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Great point Derrel! I definitely overlooked the sharpness and the ability to focus on something as it's moving. I do love my 80-200 for portraits! (I'll add the 70-200; once I'm not a poor college students, roughly 10 years, haha) I have been trying to use my 24-70 a lot to see it's ability and so far I love it! Thank you for such an informative and insightful post on this lens for portraits!
 

JTPhotography

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For sports, you would probably miss a lot of shots due to the slower autofocus. For portraits, absolutely you can use a 100 macro lens. I have one an do so frequently. The resulting images can be stunning, as you have seen for yourself. If you are concerned about the autofocus missing, then simply switch to manual focus, which is something any photographer should be able to do (through practice) with any lens, especially for portraits. I trust myself more than I trust any autofocus to nail focus on the eyes. Remember, there was a time when autofocus didn't exist, photographers still took great portaits.
 
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As Derrel mentions manual focusing a macro lens at past close focusing distances is tricky; tiny shifts in the focusing wheel result in a big shift in the position of the point of focus. Couple that with modern digital camera viewfinders which are built with AF in mind not manual focusing (ergo lacking manual focusing aids and often smaller than in past 35mm film cameras) and its a tricky setup.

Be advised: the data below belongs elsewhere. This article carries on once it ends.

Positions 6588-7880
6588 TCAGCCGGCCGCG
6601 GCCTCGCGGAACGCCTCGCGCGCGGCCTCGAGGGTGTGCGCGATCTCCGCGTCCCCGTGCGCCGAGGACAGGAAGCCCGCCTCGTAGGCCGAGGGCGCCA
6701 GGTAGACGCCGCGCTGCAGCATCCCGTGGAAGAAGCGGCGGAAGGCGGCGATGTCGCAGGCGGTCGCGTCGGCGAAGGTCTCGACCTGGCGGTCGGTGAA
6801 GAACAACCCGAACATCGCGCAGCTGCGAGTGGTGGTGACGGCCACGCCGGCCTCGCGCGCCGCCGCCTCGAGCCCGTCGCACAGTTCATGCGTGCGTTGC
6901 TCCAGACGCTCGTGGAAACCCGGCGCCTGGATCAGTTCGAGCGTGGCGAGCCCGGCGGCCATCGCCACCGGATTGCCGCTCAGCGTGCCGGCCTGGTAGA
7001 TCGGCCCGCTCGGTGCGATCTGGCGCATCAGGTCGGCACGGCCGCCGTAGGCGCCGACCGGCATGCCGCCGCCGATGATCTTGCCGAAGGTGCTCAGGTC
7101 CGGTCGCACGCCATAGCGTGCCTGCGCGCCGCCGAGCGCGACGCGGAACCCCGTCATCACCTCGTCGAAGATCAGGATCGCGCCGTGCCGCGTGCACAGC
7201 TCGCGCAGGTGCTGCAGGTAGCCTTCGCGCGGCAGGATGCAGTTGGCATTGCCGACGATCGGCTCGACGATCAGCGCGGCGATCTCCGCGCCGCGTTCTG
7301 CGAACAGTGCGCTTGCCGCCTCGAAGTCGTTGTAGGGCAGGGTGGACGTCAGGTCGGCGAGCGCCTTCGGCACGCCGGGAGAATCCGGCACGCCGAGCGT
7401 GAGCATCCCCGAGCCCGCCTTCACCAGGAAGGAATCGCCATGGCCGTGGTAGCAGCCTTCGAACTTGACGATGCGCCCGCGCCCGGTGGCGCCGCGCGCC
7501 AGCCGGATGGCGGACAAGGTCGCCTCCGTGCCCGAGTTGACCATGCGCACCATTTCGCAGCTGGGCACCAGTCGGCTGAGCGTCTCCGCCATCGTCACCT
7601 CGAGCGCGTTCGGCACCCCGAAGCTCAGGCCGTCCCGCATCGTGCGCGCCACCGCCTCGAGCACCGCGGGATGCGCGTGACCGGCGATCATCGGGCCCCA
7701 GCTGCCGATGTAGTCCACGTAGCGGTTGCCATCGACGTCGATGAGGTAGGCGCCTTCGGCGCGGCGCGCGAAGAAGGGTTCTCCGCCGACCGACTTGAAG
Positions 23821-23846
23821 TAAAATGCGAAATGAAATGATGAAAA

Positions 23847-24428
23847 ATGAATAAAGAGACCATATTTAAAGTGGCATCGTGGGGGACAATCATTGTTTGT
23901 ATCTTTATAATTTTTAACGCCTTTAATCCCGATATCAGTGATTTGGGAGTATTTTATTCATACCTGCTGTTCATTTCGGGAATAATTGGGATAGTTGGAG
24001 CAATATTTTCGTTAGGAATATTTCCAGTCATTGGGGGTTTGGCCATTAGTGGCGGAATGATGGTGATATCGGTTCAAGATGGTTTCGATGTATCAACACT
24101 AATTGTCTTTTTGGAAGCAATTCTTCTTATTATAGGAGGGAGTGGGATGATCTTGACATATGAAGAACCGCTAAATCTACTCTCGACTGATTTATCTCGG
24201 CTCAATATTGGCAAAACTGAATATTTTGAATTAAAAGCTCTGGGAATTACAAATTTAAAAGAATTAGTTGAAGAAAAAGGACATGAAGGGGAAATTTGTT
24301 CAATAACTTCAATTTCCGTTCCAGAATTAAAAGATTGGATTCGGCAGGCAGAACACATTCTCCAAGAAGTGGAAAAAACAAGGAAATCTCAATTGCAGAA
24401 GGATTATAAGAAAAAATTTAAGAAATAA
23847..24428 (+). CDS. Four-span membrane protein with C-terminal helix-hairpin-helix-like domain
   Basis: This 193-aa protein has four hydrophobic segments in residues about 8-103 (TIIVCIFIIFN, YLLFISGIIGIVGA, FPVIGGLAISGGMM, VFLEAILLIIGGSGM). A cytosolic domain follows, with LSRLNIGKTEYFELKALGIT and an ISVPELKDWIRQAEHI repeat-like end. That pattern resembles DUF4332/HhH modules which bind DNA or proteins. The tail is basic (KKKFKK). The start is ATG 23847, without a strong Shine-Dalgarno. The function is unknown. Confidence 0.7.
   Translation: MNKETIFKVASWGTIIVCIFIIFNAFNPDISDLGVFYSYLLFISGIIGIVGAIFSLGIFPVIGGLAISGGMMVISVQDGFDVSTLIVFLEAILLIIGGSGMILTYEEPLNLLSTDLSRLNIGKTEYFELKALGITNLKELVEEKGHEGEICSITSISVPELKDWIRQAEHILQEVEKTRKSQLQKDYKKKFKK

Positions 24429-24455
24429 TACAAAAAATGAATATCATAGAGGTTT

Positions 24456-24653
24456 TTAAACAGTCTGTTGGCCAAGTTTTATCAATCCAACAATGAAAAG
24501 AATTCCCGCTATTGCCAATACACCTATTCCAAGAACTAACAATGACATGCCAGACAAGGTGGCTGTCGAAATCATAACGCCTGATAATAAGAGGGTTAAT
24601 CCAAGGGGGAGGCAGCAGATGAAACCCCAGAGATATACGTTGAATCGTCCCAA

Yes you CAN manually focus a macro lens and you can do it at any range, but its harder than with a regular lens which will typically have a smoother and less rapid shift in its focusing position.
 
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Maybe I'll have to get my
Hands on one for a week or
So and test my luck. Ill have to look into a lens rental!
 

JTPhotography

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Here is another point to consider. The 50 1.2, 85 1.2 and 1.4s are primarily portrait lenses, and the autofocus is abysmal.
 

table1349

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I won't speak to Nikons 105 since I no longer shoot Nikon and have never used it. I will however speak to Canon's 100mm f2.8. I have used it for years as a portrait lens and found it to be an excellent lens for portraiture. The only drawback is that it is a bit of a slow on focus, but faster than my 85mm f1.2L. Neither of which would I choose for quickly moving subjects.

There can actually be one other drawback for some people. That lens is razor sharp.

As for hair trigger focusing, that is not the case with the Canon lens. DOF and the focusing that goes with it is a product of physics. Your 105 at f2.8 shooting an object 10 inches away will have a DOF of 2/10ths of an inch. Little on the narrow side. At 10 feet with the same settings your DOF is 4 and at 30 feet you have a DOF of 2.65 feet. If you shoot the same macro shot at f8 you still only have 4/10ths of an inch DOF.

With 2/10ths of an inch DOF when using it to shoot macro, breathing on the focus ring can cause you to be out of focus. As I said, I won't speak to the Nikon since I don't own it and have never used it. I will however say that if you have the chance to try the 105 for portraiture do so and see what you think.